1911 Encyclopædia Britannica/Fleurus

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FLEURUS, a village of Belgium, in the province of Hennegau, 5 m. N.E. of Charleroi, famous as the scene of several battles. The first of these was fought on August 19/29, 1622, between the forces of Count Mansfeld and Christian of Brunswick and the Spaniards under Cordovas, the latter being defeated. The second is described below, and the third and fourth, incidents of Jourdan’s campaign of 1794, under French Revolutionary Wars. The ground immediately north-east of Fleurus forms the battlefield of Ligny (June 16, 1815), for which see Waterloo Campaign.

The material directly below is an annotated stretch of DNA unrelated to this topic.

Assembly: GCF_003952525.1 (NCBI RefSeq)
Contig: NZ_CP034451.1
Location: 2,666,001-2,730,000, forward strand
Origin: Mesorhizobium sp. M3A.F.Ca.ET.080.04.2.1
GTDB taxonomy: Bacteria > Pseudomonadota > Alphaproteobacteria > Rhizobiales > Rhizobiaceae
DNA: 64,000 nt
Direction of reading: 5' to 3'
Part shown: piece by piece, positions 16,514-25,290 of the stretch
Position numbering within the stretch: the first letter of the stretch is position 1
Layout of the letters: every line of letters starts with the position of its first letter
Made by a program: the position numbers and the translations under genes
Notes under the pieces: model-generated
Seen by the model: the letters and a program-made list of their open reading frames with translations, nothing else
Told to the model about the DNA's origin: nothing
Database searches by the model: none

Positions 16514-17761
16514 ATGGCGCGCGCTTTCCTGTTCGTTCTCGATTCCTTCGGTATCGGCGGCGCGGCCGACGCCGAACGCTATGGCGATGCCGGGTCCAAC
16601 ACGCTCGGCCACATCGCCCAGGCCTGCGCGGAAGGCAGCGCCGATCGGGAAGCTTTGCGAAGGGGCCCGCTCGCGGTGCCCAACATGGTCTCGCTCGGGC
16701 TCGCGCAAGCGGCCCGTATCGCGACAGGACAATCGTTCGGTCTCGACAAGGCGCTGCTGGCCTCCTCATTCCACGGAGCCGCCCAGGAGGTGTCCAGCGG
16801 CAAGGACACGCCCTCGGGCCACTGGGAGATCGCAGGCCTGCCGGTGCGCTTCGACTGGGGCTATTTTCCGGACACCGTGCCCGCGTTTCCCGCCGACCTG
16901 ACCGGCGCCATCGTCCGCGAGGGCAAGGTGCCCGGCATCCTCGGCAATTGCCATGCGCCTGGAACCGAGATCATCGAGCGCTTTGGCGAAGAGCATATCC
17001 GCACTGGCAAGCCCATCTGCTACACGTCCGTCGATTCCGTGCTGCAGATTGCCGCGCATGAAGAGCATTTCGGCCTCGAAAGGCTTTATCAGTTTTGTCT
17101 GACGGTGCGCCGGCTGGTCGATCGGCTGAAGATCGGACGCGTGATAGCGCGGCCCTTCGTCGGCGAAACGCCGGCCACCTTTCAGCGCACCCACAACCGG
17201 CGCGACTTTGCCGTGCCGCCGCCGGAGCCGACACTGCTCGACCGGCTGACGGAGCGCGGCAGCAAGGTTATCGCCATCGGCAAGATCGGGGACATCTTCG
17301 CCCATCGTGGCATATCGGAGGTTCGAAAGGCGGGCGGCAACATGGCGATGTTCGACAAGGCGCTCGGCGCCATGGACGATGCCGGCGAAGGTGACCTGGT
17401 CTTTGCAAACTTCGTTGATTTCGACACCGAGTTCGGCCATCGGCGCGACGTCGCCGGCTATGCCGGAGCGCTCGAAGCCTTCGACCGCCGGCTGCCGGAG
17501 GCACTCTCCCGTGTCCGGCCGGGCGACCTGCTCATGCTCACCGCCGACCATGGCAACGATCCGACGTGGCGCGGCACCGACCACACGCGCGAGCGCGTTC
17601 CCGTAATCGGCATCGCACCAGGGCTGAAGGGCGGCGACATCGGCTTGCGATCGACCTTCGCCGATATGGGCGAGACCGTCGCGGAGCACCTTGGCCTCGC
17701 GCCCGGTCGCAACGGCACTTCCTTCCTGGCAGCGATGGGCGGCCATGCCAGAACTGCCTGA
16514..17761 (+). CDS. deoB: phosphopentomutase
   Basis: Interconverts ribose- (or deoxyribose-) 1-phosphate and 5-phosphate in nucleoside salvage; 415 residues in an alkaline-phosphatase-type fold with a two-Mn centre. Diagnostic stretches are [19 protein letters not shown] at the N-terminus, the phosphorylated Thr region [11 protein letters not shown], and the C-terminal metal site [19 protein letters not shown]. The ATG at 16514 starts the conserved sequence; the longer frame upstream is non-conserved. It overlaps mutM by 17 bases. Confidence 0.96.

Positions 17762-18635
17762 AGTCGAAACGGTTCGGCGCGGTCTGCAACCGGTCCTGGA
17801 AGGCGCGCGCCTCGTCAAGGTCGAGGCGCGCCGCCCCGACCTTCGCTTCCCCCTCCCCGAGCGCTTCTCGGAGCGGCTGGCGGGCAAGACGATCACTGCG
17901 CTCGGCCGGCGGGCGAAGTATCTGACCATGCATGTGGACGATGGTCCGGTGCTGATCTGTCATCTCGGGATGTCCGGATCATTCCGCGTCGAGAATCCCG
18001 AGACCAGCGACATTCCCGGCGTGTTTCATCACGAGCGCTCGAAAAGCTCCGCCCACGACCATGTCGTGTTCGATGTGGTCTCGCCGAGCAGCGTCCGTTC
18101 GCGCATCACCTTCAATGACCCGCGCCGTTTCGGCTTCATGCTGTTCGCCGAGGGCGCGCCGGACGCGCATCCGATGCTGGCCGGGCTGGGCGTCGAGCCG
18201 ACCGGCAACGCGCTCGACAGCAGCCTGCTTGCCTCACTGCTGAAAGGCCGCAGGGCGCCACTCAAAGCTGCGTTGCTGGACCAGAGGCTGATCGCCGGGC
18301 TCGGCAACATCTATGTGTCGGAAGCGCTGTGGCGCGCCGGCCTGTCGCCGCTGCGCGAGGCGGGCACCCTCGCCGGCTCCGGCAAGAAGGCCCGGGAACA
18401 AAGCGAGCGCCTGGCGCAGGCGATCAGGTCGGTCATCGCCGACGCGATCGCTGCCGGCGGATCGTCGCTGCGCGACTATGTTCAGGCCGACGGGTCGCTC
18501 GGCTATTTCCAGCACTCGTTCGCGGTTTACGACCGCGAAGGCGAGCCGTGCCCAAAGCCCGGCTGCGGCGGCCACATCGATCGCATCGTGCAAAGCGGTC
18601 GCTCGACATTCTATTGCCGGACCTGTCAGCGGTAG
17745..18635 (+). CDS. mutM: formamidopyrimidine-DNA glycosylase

The second battle was fought on the 1st of July 1690 between 45,000 French under François-Henri de Montgomery-Bouteville, duke of Luxemburg, and 37,000 allied Dutch, Spaniards and Imperialists under George Frederick, prince of Waldeck. The latter had formed up his army between Heppignies and St Amand in what was then considered an ideal position; a double barrier of marshy brooks was in front, each flank rested on a village, and the space between, open upland, fitted his army exactly. But Luxemburg, riding up with his advanced guard from Velaine, decided, after a cursory survey of the ground, to attack the front and both flanks of the Allies’ position at once—a decision which few, if any, generals then living would have dared to make, and which of itself places Luxemburg in the same rank as a tactician as his old friend and commander Condé. The left wing of cavalry was to move under cover of woods, houses and hollows to gain Wangenies, where it was to connect with the frontal attack of the French centre from Fleurus and to envelop Waldeck’s right. Luxemburg himself with the right wing of cavalry and some infantry and artillery made a wide sweep round the enemy’s left by way of Ligny and Les Trois Burettes, concealed by the high-standing corn. At 8 o’clock the frontal attack began by a vigorous artillery engagement, in which the French, though greatly outnumbered in guns, held their own, and three hours later Waldeck, whose attention had been absorbed by events on the front, found a long line of the enemy already formed up in his rear. He at once brought his second line back to oppose them, but while he was doing so the French leader filled up the gap between himself and the frontal assailants by posting infantry around Wagnelée, and also guns on the neighbouring hill whence their fire enfiladed both halves of the enemy’s army up to the limit of their ranging power. At 1 p.m. Luxemburg ordered a general attack of his whole line. He himself scattered the cavalry opposed to him and hustled the Dutch infantry into St Amand, where they were promptly surrounded. The left and centre of the French army were less fortunate, and in their first charge lost their leader, Lieutenant-General Jean Christophe, comte de Gournay, one of the best cavalry officers in the service. But Waldeck, hoping to profit by this momentary success, sent a portion of his right wing towards St Amand, where it merely shared the fate of his left, and the day was decided. Only a quarter of the cavalry and 14 battalions of infantry (English and Dutch) remained intact, and Waldeck could do no more, but with these he emulated the last stand of the Spaniards at Rocroi fifty years before. A great square was formed of the infantry, and a handful of cavalry joined them—the French cavalry, eager to avenge Gournay, had swept away the rest. Then slowly and in perfect order, they retired into the broken ground above Mellet, where they were in safety. The French slept on the battlefield, and then returned to camp with their trophies and 8000 prisoners. They had lost some 2500 killed, amongst them Gournay and Berbier du Metz, the chief of artillery, the Allies twice as many, as well as 48 guns, and Luxemburg was able to send 150 colours and standards to decorate Notre-Dame. But the victory was not followed up, for Louis XIV. ordered Luxemburg to keep in line with other French armies which were carrying on more or less desultory wars of manœuvre on the Meuse and Moselle.

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